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Instead of Hiding My Violent OCD Thoughts, I Compulsively Overshared Them

Editor's Note

If you struggle with obsessive-compulsive disorder (OCD), the following post could be potentially triggering. You can contact the Crisis Text Line by texting “START” to 741-741. To find help, visit the International OCD Foundation’s website.

Talking about my worries has never made me feel better. When teenage angst set in during middle school it seemed like all I was hearing was, “Don’t be afraid to talk about it.” It made everyone else feel better, but not me. I didn’t know if it was because I didn’t get the answer I wanted or I just wasn’t doing it right.

Fast-forward to my sophomore year of high school: I wanted to win at therapy. I wanted to be the best at it. I wanted to be my therapist’s favorite, most hardworking client. I did all of my “homework,” asked questions, etc. I even told my family what I talked about in my confidential therapy sessions. I thought, “Wow. I’m so open and relaxed, I share everything!”

I had a problem with oversharing. Looking back, I’m so embarrassed by the things I’d share with my parents. Why couldn’t I just keep my mouth shut?

The answer was (surprise!) obsessive-compulsive disorder (OCD). I’d confess to my mom about my sex life. How weird is that? Don’t get me wrong, it wasn’t because I genuinely enjoyed telling her about it, but it would eat away at me if I didn’t share everything with her. I felt immediate relief once I had told my mom and stepdad I had sexted a family friend. They assured me I didn’t have to share that with them, but it was like a drug. Most teenagers have boundaries with their parents, which the parents sometimes overstep. My issue was I had no boundaries with them and didn’t want to set any, even though they clearly wanted some.

The morning after (haha) Thanksgiving, my dad was at my mom’s house having breakfast and although I had told myself I wasn’t going to tell him what I’d done the night before, as soon as he sat down and was eating his pancakes I whispered in his ear, “I had sex for the first time last night.” His response: “I really didn’t need to know that.”

If I didn’t share everything, it meant I was keeping secrets and “bad people” kept secrets. I was so afraid of being a bad person, it made sense to me to talk about my very private intimate life moments with my parents. After all, how could they tell me I wouldn’t grow up to be a child molester if they didn’t know my every move?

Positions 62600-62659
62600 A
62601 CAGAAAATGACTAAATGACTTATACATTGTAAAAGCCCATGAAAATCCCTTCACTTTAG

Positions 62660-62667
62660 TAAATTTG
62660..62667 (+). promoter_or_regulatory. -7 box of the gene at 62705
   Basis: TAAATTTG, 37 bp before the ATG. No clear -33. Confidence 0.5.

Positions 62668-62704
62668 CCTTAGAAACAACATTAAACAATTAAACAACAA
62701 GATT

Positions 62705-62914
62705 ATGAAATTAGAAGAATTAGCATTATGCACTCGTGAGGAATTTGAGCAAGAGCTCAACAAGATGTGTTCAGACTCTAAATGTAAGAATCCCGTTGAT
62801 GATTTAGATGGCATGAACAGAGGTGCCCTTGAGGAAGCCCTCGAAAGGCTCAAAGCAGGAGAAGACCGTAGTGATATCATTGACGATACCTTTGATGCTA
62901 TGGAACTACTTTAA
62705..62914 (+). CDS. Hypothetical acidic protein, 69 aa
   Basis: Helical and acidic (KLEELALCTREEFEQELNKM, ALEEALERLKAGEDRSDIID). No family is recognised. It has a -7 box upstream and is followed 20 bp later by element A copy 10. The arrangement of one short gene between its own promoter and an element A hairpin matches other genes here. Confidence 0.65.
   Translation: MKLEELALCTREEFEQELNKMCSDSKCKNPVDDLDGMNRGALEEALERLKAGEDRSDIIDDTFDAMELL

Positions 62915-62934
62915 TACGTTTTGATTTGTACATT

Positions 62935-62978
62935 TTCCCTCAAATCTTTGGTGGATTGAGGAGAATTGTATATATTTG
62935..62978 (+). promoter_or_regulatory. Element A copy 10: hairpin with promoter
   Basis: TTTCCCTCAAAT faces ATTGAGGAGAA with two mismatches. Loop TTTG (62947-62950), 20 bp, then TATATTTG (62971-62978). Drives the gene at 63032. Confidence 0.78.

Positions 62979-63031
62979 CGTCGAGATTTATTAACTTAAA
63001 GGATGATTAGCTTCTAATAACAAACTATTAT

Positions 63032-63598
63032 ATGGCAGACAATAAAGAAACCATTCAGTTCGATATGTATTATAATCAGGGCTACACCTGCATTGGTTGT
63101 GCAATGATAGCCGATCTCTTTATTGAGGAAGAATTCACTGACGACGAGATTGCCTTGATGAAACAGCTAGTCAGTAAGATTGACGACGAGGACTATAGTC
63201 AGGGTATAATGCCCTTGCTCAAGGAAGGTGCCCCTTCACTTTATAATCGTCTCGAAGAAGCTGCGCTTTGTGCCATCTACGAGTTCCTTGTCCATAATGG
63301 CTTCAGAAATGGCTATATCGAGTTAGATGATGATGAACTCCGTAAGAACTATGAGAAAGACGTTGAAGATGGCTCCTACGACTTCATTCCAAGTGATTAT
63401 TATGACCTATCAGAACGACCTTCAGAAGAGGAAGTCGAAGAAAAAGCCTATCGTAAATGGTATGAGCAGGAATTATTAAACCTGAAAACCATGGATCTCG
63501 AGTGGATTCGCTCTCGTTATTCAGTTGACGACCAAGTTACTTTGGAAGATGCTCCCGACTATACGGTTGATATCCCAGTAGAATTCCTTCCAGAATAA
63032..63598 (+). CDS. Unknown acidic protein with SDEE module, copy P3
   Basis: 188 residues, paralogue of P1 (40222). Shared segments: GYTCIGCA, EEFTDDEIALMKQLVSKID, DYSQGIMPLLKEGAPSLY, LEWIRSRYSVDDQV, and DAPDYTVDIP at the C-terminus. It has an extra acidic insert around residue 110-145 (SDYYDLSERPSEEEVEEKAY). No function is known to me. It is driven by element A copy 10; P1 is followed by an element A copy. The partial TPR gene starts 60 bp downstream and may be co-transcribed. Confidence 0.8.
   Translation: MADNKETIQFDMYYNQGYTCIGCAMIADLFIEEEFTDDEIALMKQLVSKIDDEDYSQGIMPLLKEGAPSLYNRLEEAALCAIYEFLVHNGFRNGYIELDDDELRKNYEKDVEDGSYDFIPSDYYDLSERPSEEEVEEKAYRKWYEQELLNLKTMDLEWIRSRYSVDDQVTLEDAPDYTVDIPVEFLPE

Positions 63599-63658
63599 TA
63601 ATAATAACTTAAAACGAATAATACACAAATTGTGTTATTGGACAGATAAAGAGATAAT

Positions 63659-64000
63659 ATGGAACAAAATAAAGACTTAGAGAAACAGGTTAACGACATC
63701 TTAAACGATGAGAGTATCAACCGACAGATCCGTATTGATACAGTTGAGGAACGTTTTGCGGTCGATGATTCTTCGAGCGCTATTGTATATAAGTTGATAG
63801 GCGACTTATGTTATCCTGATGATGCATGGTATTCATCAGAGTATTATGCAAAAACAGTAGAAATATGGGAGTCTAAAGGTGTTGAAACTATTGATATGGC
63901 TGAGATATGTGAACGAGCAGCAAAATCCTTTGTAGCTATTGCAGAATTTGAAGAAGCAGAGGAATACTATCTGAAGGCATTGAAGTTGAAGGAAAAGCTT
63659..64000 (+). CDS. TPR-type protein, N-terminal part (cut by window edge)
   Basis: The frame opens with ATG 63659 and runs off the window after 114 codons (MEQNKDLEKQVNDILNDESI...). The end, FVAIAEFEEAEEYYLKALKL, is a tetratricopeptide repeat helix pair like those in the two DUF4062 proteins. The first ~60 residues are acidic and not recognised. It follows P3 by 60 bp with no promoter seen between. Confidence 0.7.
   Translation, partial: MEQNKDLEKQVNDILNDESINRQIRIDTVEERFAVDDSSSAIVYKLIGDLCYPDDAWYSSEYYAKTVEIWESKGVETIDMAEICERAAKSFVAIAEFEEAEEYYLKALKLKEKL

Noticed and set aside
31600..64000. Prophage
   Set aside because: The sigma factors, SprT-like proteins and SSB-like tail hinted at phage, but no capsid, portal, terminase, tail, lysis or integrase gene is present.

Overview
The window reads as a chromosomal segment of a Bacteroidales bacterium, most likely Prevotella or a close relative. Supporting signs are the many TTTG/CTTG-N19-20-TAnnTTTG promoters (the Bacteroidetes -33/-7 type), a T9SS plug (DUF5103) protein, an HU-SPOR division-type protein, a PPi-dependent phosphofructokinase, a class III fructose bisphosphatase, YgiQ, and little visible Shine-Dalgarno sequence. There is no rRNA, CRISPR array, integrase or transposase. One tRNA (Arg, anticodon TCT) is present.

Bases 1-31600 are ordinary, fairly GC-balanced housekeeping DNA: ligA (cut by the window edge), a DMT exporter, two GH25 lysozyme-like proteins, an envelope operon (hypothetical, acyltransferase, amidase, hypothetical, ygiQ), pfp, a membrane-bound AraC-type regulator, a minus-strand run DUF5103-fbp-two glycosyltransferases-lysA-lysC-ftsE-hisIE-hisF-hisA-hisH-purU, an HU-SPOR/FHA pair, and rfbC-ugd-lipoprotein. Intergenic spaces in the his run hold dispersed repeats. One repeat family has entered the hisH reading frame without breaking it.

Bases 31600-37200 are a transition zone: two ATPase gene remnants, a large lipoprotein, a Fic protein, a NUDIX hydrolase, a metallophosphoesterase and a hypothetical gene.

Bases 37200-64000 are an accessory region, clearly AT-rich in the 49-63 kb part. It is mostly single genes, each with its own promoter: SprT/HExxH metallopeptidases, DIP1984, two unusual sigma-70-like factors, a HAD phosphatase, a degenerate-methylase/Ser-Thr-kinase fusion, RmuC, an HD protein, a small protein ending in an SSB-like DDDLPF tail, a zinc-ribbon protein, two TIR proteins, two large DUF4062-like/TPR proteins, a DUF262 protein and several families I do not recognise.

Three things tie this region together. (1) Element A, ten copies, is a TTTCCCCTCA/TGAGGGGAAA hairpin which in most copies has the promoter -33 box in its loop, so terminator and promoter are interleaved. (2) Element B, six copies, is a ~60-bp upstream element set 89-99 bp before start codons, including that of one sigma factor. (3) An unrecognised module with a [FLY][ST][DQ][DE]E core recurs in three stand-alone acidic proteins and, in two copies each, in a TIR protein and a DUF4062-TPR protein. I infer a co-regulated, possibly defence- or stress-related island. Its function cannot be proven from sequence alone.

My parents were my lifeline. When my intrusive thoughts were at their worst, I’d freak out when my mom would leave me home alone for 10 minutes. While a lot of people my age were praying to get some alone time, I couldn’t stand being alone. What my parents and I weren’t aware of was this behavior was making my condition worse.

Being a good partner, parent, friend, or just person requires empathy, understanding, and compassion. When a person is hurting, you want to comfort them, make their pain go away. Unlike other mental illnesses, in my experience, talking does not help my OCD. It makes it worse.

I did nothing but talk during that time. When I was alone with my parents, I couldn’t talk about anything but whether I wanted to murder someone or sexually assault someone else. I thought I was a monster and the only way to quiet the thoughts was to have them tell me I could never become a violent person. The relief would last for an hour at most. Then the cycle would start all over again.

I compare compulsions to drug addiction. After all, it is estimated 30% of people with OCD will battle addiction at some point in their lives. The stereotypical compulsions you see in the media are handwashing, flicking light switches, and counting. Mine are mostly mental. I ruminate over my intrusive thoughts, instead of just letting them slip away like most people. I seek reassurance from just about anyone who will listen. My themes center around violence and sexual deviance. I have vivid images and thoughts running through my mind all day of things a “good person” should not be thinking about.

People close to me have had to learn when I’m trying to seek reassurance, no matter how sneaky or crafty I am with it. They have been taught to say, “I think this may be your OCD. Know that I love you and you can get through this, but ruminating and seeking reassurance will only make you feel worse blah blah blah.” My parents and friends sometimes struggle not to console me in the traditional sense.

My treatment plan with reassurance seeking, my most prominent compulsion, would sound strange to most people. It was like I was trying to find what food I was allergic to. Gradually I’d cross people off a literal list. Once they were crossed off I could no longer seek reassurance from them. My mom was the last to go. It was the hardest. Those weeks were lonely. I had to learn to be alone with the never-ending slasher movie in my head.

Although I seek virtually no reassurance from anyone now, I sometimes slip up. Most of the time I can catch myself doing it, but sometimes it’s like my brain goes on autopilot. I’m trying my hardest to not reassure myself as I write this very vulnerable blog about some very taboo OCD themes. I don’t view this as oversharing, but rather educating a world that is so set on viewing mental illness in whatever way the media portrays it, that people like me are afraid to come forward.

You can follow the author’s personal blog at I Can Never Truly Know.

Getty image by Kentaroo Tryman

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